On 1 November the Game & Wildlife Conservation Trust (GWCT) announced the completion of its landmark five-year Grey Partridge Recovery Project (GPRP), which was conducted on a 1,000-hectare farm at Royston, in Hertfordshire. Results show that partridge numbers peaked at 18.4 pairs per square kilometre in 2007, which is an impressive 640 per cent rise since intensive management started in 2002.
Despite a number of poor breeding seasons because of wet summers, the project achieved its original target of 18 pairs per square kilometre.
Starting from a low density in 2002 of just 2.6 pairs per square kilometre, by 2007 grey partridge numbers had risen to 18.4 pairs per square kilometre. Though the project concluded this year with a slightly lower count of 11.8 pairs per square kilometre, the GWCT is confident that numbers will again increase if the weather is appropriate for breeding next spring.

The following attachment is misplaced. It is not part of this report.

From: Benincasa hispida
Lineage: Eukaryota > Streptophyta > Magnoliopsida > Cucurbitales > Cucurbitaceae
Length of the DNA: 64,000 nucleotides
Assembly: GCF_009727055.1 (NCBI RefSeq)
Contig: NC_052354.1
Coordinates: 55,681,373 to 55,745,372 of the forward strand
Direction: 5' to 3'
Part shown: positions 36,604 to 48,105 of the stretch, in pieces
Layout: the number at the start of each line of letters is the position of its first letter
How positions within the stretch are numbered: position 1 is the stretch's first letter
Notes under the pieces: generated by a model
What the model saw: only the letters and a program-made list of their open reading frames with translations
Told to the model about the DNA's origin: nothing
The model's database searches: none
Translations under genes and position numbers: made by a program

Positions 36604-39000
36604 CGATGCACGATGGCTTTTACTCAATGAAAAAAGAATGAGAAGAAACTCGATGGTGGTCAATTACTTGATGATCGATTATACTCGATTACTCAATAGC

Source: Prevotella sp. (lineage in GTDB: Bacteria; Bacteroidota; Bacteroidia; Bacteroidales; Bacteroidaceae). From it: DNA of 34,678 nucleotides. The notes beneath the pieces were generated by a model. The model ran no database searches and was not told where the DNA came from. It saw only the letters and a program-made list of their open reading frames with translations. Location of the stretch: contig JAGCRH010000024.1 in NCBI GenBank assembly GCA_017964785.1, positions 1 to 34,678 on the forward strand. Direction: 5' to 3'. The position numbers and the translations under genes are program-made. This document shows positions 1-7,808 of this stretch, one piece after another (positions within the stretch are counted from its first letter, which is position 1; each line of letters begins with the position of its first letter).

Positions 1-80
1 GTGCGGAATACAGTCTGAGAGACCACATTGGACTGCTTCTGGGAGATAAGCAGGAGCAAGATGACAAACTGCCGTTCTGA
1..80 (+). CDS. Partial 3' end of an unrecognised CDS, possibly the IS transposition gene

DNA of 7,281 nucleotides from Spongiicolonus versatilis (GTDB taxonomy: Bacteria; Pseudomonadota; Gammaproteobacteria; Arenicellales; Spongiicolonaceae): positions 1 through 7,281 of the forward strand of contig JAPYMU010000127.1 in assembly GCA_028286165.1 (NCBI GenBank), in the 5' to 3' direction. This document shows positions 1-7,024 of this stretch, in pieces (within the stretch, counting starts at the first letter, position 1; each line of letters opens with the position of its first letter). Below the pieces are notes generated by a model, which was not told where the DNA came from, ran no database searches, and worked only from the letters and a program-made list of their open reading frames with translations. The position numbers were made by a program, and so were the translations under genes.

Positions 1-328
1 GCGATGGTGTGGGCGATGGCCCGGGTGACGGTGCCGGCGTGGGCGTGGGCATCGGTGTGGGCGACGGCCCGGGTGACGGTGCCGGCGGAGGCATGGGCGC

Ian Lindsay, the GWCTs director of advisory and education told Shooting Times that the project was a great challenge for the GWCT: Having spent 40 years researching the biology of the bird, we needed to show that we could restore grey partridges to a sustainable level on commercial farmland using techniques that are available to every farmer. If successful, we believed this could provide an important blueprint for those involved in game management to initiate partridge recovery projects themselves.
The rest of this article appears in 18th November issue of Shooting Times.
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